In all honesty, Governor Amosun deserves commendation by taking the bull by the horn because the state, created in 1976 with a land mass of 16,981 km² bordered by Lagos State to the south, Oyo and Osun states to the north, Ondo to the east and the Republic of Benin to the west should have no business depending on foreign food items, including rice for survival. It boasts of major food crops include rice, maize, cassava, yam and banana. Others are cocoa, kola nut, rubber, palm oil and palm kernels.
One other aspect of the rice project in Ogun state is the element of trust. Earlier in the year the state’s Commissioner for Agriculture, Mrs. Ronke Sokefun, revealed that the state was embarking on massive production of rice, with the aim of selling at affordable price to its residents by the end of the year. She made this public at a press conference organised by the state Council of Chambers of Commerce, Industry, Mines and Agriculture (OGUNCCIMA) for the eighth Gateway Trade Fair 2017. Specifically, she stated then that acres of land were being prepared for massive planting of the rice by farmers. Now, the promise has been fulfilled!
Another notable aspect is that of partnerships. Months before the state also said it has concluded plans with Sterling Group, an Agro-Allied Firm, to embark on the cultivation of rice and other agricultural produce for food security. The company then pledged a whopping sum of ten billion dollars to the partnership. The salutary aim of course is to make Ogun state the largest rice producing state in the entire federation. As events unfold, it is no longer one long pipe dream.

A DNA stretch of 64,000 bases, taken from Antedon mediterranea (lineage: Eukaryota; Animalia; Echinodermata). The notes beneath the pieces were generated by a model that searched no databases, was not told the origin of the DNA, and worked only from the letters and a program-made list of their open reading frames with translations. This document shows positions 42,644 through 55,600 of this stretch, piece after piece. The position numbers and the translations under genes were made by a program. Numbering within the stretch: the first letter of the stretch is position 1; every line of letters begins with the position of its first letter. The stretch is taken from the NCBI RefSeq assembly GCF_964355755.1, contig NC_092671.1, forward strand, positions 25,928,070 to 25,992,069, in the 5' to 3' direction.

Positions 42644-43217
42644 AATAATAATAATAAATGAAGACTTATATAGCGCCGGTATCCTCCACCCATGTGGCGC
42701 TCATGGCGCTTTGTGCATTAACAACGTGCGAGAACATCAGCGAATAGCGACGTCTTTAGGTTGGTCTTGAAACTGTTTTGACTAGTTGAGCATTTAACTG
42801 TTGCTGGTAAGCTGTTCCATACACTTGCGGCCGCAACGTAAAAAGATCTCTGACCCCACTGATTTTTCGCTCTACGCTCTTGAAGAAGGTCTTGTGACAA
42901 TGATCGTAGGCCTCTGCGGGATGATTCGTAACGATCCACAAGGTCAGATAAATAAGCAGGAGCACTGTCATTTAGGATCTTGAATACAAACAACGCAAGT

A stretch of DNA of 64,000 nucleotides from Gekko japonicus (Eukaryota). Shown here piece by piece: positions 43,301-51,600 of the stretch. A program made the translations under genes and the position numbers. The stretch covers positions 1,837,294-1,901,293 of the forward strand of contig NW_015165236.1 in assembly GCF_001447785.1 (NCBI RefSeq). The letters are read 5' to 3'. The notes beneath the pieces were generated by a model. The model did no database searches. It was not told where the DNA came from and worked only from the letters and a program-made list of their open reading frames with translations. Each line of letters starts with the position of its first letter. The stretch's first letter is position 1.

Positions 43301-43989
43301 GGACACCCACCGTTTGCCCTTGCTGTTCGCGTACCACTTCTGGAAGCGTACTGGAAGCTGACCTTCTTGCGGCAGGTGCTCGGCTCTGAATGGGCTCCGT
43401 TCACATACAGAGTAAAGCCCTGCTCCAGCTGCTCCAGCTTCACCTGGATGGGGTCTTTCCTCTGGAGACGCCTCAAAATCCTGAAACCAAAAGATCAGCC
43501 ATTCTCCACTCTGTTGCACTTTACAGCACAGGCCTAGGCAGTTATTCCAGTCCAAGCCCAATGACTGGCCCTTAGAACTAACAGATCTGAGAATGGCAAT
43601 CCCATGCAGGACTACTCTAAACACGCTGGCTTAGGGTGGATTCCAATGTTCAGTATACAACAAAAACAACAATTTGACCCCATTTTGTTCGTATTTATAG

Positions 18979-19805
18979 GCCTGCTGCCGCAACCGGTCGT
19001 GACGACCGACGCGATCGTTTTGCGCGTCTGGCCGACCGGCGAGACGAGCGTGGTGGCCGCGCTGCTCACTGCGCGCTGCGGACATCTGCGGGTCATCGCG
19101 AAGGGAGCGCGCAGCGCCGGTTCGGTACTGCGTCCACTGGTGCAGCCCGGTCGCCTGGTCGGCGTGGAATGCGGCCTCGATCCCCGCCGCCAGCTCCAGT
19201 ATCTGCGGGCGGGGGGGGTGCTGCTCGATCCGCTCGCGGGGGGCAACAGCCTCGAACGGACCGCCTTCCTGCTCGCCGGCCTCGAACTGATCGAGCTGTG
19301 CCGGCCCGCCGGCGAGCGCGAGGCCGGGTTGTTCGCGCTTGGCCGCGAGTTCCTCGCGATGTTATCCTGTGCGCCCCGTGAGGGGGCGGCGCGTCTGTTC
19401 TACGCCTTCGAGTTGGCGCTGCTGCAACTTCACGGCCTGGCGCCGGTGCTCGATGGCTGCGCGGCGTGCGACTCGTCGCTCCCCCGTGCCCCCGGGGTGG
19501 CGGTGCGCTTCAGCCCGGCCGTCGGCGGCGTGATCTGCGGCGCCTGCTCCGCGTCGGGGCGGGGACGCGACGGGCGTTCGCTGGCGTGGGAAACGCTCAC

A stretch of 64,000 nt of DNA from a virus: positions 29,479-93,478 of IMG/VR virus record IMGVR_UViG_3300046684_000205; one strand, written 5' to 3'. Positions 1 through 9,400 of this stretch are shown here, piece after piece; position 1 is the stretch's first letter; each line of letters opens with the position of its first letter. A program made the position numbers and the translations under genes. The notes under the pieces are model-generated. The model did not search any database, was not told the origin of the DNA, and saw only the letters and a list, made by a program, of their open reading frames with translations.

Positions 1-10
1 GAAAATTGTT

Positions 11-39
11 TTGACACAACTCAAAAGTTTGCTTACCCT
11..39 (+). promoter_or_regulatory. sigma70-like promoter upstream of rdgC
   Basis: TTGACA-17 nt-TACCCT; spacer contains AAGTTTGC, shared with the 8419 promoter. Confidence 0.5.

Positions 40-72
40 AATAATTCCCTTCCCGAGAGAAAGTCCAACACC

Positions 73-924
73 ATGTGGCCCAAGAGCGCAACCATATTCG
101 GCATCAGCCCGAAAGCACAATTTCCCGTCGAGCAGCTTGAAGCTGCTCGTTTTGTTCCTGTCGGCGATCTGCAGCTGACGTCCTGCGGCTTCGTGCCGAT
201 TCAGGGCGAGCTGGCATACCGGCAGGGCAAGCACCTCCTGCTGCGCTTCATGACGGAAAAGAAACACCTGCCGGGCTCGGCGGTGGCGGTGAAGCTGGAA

To fast track the processes that would make Ogun State the largest rice producing state in Nigeria, as promised during its interaction with the state’s chapter of the Chamber of Commerce and Industry, it should also synergise with the tertiary institutions of learning, research institutes and the manufacturing firms. As fate would have it, the state is home to several of them.
For instance, it could draw up a sustainable Master Plan on the Rice Revolution with the best of brains from the Federal University of Agriculture, Abeokuta and bells University of Technology, Ota. Furthermore, it should source for high-yielding, disease-resistant and early-maturing rice hybrid seedlings from IITA, Ibadan and send agric graduates to FIIRO, Oshodi for courses on processing, packaging and preservation. It should also forge partnerships with Nigerian engineers for local machine fabrication. This would save scarce foreign exchange as it would also serve as a catalyst for job creation.
Even as the focus is currently shifted on rice milling, no effort should be spared to add technological value to other crops such as maize, cassava, cocoa, banana, kola nut, rubber, palm oil and palm kernels. The value chain to be derived from the processing, packaging, marketing and export of their finished products will certainly make Ogun state one of the self dependent states, not waiting for federal allocation to fund its vision.
So far, the right step has been taken by Governor Amosun. What remains is the expansion and sustenance. Well done!